Hearing then from Patrick McClure, chair of the Welfare Review, there was a strong hint that New Zealand’s ‘actuarial’ approach to assessing individuals was in favour. Actuaries assess risk. The question of what will be offered to people who are assessed as ‘bad risks’ remains to be answered.

The questions to the government representatives, as well as discussion in the workshops, returned repeatedly to the central concerns about the budget. This government’s muscular version of civil society may itself be a risk to developing the resilience, mutual aid, and independence the government values so highly. It might also undermine the trust on which civil society is based. Those who fail to cope with structural changes to employment – the very changes that the government is struggling to come to terms with – are now maligned as ‘leaners’. The age of entitlement now brands older people as dependent on ‘welfare’ instead of recipients of income security entitlements. Individual responsibility is constructed as the supreme virtue, apparently above the primary virtue held by the world’s major religious codes, compassion.

It was encouraging then to hear from Opposition Leader Bill Shorten that he believes “a great nation is a compassionate nation”, a statement that was subsequently challenged though, in questions about asylum-seeker policy. It was also heartening to hear that the Opposition will block aspects of budget, that people are more than economic units, that the government has a role in ensuring national cohesion, and that as Martin Luther King said, the rich must not ignore the poor because our destinies are tied up together.

One of the statements that seemed to resonate most, both inside the room and in the twitter-sphere, came from Greens leader Christine Milne, who said that the Hockey budget has misjudged Australians: we care about each other not just our bank accounts.

So what in the end were my take-home messages?

The workshops were rich with detailed argument, scholarly analysis, graphs, statistics and facts, many giving a devastating critique of the budget.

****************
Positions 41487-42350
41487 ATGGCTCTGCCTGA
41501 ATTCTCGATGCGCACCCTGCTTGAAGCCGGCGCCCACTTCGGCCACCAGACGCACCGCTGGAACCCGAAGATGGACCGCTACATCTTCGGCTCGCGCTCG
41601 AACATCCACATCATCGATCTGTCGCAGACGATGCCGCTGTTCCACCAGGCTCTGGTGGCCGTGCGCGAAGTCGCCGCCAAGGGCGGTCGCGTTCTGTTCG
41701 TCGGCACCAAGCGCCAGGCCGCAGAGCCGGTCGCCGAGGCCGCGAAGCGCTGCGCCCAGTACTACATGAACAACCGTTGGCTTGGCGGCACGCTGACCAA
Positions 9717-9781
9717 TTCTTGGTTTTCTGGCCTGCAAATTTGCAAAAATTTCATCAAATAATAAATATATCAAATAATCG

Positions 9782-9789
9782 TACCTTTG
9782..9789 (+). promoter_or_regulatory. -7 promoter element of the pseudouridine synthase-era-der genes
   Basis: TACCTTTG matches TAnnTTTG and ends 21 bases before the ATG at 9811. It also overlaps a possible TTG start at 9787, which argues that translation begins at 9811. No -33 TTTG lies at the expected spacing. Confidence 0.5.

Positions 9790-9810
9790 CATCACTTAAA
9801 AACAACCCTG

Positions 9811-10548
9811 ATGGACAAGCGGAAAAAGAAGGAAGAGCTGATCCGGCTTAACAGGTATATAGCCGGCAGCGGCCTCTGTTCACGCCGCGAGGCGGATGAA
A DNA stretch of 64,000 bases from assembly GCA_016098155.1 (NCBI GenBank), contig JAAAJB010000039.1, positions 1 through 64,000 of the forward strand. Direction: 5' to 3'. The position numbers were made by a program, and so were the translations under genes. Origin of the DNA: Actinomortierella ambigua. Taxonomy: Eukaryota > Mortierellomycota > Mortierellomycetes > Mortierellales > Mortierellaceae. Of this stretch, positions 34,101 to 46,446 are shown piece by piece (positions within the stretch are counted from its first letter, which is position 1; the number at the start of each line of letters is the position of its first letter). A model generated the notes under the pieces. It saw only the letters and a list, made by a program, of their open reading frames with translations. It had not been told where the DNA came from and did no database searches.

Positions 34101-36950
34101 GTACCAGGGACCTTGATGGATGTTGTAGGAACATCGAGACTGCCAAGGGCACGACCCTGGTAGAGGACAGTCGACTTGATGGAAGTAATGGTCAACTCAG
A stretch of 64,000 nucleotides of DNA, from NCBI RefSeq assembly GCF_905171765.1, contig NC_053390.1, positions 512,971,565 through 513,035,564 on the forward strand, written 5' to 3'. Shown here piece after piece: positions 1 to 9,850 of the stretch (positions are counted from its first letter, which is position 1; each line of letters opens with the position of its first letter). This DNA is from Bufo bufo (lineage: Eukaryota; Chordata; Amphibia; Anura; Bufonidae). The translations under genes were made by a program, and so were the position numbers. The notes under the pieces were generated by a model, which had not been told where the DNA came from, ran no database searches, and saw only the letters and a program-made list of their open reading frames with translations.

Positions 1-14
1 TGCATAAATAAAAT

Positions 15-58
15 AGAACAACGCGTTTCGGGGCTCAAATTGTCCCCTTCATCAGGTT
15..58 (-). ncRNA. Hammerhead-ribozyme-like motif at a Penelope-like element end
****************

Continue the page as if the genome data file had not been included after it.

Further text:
But it was also clear that the wind beneath our wings is our values. In the community sector we should not be afraid to be called bleeding hearts, do-gooders, or class warriors. Yes, our hearts are pained at what we see. Yes, we wish to make positive changes. Yes, we stand with people who are poor. We maintained our civility throughout the ACOSS conference in the face of policies that are more heartless than any we have seen in this country, but there was certainly resolve and solidarity as we left.

What we will do with that resolve in the new policy world is still a question. This government has disbanded advisory committees and expert panels without a backward glance, so does our expertise have anything to contribute to policy? Minister Andrews promised that advocacy would not be stifled. There will be a period of consultation about the McClure Welfare review before recommendations are shaped. It seems the opportunities for invited input will still occur, although they will be fewer. And we do not have to wait to be asked.

This government wants more distance between itself and our organisations. There may be advantages to be found in this stance. In the time that we are not spending writing policy submissions, we can be working in advocacy coalitions, and in communities, creating platforms for the ‘unheard’ to speak.

Post by Gemma Carey